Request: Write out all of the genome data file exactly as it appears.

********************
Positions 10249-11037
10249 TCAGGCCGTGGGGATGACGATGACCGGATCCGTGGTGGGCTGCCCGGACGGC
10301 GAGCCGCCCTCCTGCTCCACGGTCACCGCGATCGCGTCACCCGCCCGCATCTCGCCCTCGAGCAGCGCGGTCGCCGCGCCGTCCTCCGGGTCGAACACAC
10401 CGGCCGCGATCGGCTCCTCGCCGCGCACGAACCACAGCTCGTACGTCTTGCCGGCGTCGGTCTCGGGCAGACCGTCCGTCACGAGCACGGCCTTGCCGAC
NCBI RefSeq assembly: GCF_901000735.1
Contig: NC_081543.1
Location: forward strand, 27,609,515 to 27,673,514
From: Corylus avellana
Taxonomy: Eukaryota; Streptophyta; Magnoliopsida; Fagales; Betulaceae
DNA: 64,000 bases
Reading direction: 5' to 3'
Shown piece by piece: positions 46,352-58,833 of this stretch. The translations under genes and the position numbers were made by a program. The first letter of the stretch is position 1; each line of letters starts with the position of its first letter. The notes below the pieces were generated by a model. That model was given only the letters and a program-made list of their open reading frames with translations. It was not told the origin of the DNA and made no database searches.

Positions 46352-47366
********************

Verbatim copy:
Positions 10249-11037
10249 TCAGGCCGTGGGGATGACGATGACCGGATCCGTGGTGGGCTGCCCGGACGGC
10301 GAGCCGCCCTCCTGCTCCACGGTCACCGCGATCGCGTCACCCGCCCGCATCTCGCCCTCGAGCAGCGCGGTCGCCGCGCCGTCCTCCGGGTCGAACACAC
10401 CGGCCGCGATCGGCTCCTCGCCGCGCACGAACCACAGCTCGTACGTCTTGCCGGCGTCGGTCTCGGGCAGACCGTCCGTCACGAGCACGGCCTTGCCGAC
NCBI RefSeq assembly: GCF_901000735.1
Contig: NC_081543.1
Location: forward strand, 27,609,515 to 27,673,514
From: Corylus avellana
Taxonomy: Eukaryota; Streptophyta; Magnoliopsida; Fagales; Betulaceae
DNA: 64,000 bases
Reading direction: 5' to 3'
Shown piece by piece: positions 46,352-58,833 of this stretch. The translations under genes and the position numbers were made by a program. The first letter of the stretch is position 1; each line of letters starts with the position of its first letter. The notes below the pieces were generated by a model. That model was given only the letters and a program-made list of their open reading frames with translations. It was not told the origin of the DNA and made no database searches.

Positions 46352-47366